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Copyright 2008 by the author(s). Published here under license by the Resilience Alliance. Grau, H. R., and M. Aide. 2008. Globalization and land-use transitions in Latin America. Ecology and
 

Summary: Copyright © 2008 by the author(s). Published here under license by the Resilience Alliance.
Grau, H. R., and M. Aide. 2008. Globalization and land-use transitions in Latin America. Ecology and
Society 13(2): 16. [online] URL: http://www.ecologyandsociety.org/vol13/iss2/art16/
Guest Editorial, part of a Special Feature on The influence of human demography and agriculture on
natural systems in the Neotropics
Globalization and Land-Use Transitions in Latin America
H. Ricardo Grau 1,2
and Mitchell Aide 3
ABSTRACT. Current socioeconomic drivers of land-use change associated with globalization are
producing two contrasting land-use trends in Latin America. Increasing global food demand (particularly
inSoutheastAsia)acceleratesdeforestationinareassuitableformodernagriculture(e.g.,soybean),severely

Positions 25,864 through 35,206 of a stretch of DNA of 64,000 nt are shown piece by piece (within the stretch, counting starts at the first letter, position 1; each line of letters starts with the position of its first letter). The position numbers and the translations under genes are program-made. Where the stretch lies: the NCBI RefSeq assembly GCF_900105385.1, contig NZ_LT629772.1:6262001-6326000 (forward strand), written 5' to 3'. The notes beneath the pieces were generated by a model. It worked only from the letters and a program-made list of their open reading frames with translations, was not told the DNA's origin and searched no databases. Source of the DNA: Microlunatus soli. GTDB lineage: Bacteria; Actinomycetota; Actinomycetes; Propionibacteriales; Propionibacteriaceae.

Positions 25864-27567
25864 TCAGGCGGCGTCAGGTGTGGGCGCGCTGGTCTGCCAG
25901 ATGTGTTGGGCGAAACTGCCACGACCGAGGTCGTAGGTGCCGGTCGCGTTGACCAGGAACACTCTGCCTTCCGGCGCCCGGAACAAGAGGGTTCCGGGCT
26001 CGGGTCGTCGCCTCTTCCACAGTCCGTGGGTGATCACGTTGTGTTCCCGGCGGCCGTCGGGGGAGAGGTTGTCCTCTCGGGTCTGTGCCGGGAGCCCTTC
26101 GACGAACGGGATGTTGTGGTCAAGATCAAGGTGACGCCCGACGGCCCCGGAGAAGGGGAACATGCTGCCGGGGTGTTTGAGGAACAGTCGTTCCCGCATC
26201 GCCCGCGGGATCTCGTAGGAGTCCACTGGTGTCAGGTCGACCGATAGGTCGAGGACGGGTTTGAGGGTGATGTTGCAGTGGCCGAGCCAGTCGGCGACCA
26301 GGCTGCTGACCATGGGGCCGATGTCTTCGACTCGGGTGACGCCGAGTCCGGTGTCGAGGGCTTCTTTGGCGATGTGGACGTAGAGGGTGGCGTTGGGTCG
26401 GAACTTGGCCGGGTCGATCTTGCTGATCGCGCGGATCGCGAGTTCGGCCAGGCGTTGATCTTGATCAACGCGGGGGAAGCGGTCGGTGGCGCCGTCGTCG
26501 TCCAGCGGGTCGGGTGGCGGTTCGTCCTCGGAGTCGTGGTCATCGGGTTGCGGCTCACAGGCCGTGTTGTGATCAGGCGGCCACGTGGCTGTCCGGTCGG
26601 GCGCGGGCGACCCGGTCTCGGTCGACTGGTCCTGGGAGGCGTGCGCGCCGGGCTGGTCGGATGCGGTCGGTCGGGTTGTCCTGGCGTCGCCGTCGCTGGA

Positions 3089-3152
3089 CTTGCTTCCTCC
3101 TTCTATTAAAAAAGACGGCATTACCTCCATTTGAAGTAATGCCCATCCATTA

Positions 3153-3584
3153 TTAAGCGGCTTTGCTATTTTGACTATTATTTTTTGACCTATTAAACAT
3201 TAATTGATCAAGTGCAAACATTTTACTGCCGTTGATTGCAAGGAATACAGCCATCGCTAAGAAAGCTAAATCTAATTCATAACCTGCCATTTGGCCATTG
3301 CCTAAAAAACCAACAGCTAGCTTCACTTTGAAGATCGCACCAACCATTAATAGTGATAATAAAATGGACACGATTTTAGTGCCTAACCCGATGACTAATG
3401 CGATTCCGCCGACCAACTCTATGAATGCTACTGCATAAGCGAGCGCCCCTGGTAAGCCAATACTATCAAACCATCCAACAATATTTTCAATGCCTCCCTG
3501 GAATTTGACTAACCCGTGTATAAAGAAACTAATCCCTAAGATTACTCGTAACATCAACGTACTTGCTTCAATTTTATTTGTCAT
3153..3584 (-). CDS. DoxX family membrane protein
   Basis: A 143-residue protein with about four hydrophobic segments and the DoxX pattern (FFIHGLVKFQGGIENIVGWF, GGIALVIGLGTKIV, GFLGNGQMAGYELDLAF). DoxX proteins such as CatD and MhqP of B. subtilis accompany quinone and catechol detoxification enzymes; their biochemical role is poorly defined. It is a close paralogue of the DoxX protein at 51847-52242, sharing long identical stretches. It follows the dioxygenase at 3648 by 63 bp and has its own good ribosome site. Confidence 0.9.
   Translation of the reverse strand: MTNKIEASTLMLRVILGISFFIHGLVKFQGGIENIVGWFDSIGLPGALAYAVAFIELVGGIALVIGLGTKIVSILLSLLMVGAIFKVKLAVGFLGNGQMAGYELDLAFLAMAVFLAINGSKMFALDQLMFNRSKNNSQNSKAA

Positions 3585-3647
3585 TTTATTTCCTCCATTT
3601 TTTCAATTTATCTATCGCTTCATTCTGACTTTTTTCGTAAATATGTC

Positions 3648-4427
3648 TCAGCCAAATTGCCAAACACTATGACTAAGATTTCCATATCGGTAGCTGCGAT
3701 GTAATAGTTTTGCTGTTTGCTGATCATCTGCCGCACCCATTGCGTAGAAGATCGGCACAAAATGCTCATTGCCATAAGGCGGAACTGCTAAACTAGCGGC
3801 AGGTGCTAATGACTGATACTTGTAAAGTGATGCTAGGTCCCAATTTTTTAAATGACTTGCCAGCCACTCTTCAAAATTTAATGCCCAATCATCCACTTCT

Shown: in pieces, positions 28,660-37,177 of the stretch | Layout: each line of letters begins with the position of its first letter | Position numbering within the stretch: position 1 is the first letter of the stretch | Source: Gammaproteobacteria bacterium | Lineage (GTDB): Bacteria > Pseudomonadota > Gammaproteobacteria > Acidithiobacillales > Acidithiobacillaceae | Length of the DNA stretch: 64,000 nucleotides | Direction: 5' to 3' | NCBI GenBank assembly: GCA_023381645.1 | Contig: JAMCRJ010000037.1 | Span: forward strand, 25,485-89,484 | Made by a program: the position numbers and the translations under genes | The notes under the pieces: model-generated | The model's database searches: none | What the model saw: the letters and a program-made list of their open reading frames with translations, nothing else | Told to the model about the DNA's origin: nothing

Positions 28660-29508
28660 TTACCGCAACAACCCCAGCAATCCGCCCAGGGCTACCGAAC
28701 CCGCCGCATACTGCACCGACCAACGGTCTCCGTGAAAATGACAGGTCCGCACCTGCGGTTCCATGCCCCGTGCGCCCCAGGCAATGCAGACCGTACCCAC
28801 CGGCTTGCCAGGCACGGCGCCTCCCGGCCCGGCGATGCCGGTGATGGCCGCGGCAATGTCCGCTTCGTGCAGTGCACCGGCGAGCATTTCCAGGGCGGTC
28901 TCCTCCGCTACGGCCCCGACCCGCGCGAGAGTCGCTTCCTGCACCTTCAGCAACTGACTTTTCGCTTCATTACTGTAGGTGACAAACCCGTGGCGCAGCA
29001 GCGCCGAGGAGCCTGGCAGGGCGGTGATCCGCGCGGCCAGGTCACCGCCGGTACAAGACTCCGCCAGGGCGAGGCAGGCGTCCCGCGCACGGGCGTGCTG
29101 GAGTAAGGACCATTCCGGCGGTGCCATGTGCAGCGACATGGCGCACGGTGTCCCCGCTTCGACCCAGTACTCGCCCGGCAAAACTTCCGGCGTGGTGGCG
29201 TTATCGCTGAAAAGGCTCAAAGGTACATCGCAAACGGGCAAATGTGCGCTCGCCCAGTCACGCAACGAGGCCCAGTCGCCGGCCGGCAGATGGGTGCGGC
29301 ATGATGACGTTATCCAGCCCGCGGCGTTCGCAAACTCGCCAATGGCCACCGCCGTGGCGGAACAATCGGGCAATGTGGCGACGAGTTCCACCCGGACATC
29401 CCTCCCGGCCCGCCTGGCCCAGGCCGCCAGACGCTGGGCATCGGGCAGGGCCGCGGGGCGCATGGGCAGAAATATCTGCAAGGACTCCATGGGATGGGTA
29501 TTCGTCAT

threatening ecosystems, such as Amazonian rain forests, dry forests, and subtropical grasslands.
Additionally, in the coming decades, demand for biofuels may become an emerging threat. In contrast,
high yields in modern agricultural systems and rural­urban migration coupled with remittances promote
the abandonment of marginal agricultural lands, thus favoring ecosystem recovery on mountains, deserts,
and areas of poor soils, while improving human well-being. The potential switch from production in
traditional extensive grazing areas to intensive modern agriculture provides opportunities to significantly
increase food production while sparing land for nature conservation. This combination of emerging threats
andopportunitiesrequireschangesinthewaytheconservationofLatinAmericanecosystemsisapproached.
Land-use efficiency should be analyzed beyond the local-based paradigm that drives most conservation

  

Source: Aide, Mitchell - Department of Biology, Universidad de Puerto Rico - Rio Piedras

 

Collections: Environmental Sciences and Ecology